The Most Common Northeastern Lawn Weeds & How to Combat Them

The Most Common Northeastern Lawn Weeds & How to Combat Them

You might think your lawn looks nice and green… that is, until you really get a closer look. Then you discover that it’s actually full of weeds, not grass!

Many of the Northeastern US states experience the same common weed problems. We’re here to help you put a name to these invasive annoyances to maintain a weed-free lawn.

Here are five of the most common yard weeds our Massachusetts clients face and a little advice on how to get rid of them!

1. Crabgrass

Did you know that one single Crabgrass plant can produce 150,000 seeds during the growing season? That’s an insane number— and it’s no wonder this pesky weed is so hard to control.

Bare lawns often invite sunshine on the bare dirt where Crabgrass seeds land, so they sprout like crazy. This common weed loves water and can easily overtake an entire lawn if your turf is already weakened. A pre-emergent weed treatment is usually necessary to prevent this turf invader from spreading and consuming your yard.

2. Dandelion

We don’t think we need to explain to you what a Dandelion looks like! These yellow “flowers” are so hard to control for a number of reasons. Firstly, their fuzzy white seeds easily drift into other parts of your property with even the softest gust of wind, spreading like wildfire. Secondly, their roots can burrow up to 10 inches below ground— so pulling up the full structure of the plant can be difficult.

To effectively remove this common weed, you’ll need to wiggle the plant body to loosen the roots and get a good grip on the sucker before pulling! Dandelion greens are even edible, so you might be able to make good use of them in the kitchen instead of your yard!

3. Broadleaf Plantain

The Broadleaf Plantain is the second most common broadleaf weed; a close contender to the Dandelion. This summer weed overtakes lawns and pokes through garden beds all across the Northeast, and thrives in many types of soils and conditions but really loves densely compacted soil. Aeration and overseeding to loosen the soil and get new grass growing is a good way to prevent this habitat.

Both the plant itself and the seeds of the Broadleaf Plantain are extremely resilient. In fact, seeds can remain viable in the soil for up to 20 years! The weed can spring back from even the harshest weed-whacking or trim-job, so be sure to tear it out from its roots.

4. Garlic Mustard

The scary thing about Garlic Mustard is its “toxicity.” This common weed’s roots produce a chemical that can be toxic to other surrounding plants. That means it can kill your grass or other plants in your garden and overtake the entire area before you know it.

Worse, Garlic Mustard can grow in almost any type of soil, in full shade or full sun and spread easily. Each plant can produce up to 5000 seeds, which can remain viable in the soil for five years or more! Mowing Garlic Mustard does little to get rid of it, so be sure to pull up these guys by the roots.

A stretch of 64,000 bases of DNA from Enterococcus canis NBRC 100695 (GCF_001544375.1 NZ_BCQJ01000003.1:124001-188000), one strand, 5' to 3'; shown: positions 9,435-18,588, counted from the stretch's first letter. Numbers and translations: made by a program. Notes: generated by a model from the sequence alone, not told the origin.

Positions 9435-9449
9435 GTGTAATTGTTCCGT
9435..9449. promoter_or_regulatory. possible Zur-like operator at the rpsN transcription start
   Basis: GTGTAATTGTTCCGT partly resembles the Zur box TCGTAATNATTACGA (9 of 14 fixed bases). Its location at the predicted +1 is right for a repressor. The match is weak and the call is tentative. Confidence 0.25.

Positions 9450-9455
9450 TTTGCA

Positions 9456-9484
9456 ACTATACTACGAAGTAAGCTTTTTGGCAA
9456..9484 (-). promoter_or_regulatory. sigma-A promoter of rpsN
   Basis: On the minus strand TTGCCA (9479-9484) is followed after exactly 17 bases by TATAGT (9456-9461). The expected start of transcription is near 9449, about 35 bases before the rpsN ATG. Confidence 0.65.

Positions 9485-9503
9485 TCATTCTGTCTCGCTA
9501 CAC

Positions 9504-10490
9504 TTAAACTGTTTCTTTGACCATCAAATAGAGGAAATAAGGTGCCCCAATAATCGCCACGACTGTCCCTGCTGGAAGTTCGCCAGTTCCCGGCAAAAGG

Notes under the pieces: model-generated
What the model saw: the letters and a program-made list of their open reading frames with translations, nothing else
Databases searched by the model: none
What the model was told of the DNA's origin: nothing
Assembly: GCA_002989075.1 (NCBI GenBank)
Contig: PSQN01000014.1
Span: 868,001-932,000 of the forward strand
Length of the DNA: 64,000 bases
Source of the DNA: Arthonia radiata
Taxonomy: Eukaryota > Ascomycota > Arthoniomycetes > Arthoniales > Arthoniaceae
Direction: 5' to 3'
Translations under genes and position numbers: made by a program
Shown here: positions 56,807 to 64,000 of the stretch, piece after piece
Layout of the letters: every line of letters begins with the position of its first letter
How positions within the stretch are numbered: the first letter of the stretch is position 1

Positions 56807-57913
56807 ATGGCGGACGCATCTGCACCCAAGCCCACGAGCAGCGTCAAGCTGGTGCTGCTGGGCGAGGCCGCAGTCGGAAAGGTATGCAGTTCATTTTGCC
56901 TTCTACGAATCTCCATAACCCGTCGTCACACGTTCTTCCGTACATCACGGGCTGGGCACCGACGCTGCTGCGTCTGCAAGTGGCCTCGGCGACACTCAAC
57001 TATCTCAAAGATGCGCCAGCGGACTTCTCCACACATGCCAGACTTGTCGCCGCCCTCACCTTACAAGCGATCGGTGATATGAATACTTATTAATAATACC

5. Common Chickweed

If you have a patchy lawn with poor drainage, you’re probably the victim of a Chickweed invasion. This common weed is typically the first to appear in spring and is known for its small, star-shaped flowers.

It grows in thick blankets, which is why some homeowners leave the weeds in their garden beds, to layer green and white in the flower beds. Thankfully, Common Chickweed has a shallow root system and are easy to pluck out of your lawn.

Preventing Northeastern Lawn Weeds

These are just five common lawn weeds that Massachusetts homeowners have to deal with. While the varieties change, a few tips remain consistent— no matter what grass-invasive weed you’re up against.

  1. Watch out for bare spots. Open patches of dirt leave your turf exposed to pests and disease, and are easy spaces for invasive seeds to germinate and spread.
  2. Grasscycle. Fresh mower clippings form a barrier over your lawn to keep weeds away. Plus, they get reabsorbed back into your turf and provide extra nutrients.
  3. Don’t mow too low. Scalping your lawn weakens your grass or can damage your blade’s crown— killing it. Keep your blade height up so that your grass is no shorter than 3 inches tall post-mow.
  4. Fertilize. Feeding your grass minerals helps build its “immune system,” just like taking vitamins can help ours. Check out our article for help choosing between chemical or organic fertilizers.

The Extra Help Your Lawn Needs

Nourishing fertilizer and compost applications can help to make your turf strong enough to fight off troublesome weeds.

Download the Ultimate Guide to Fertilization for free advice from our expert landscapers on choosing the best fertilizer and starting a compost.

If fertilizer didn’t do the trick, you might need some professional weed control. We’re only a quick phone call away: (855)-391-1343.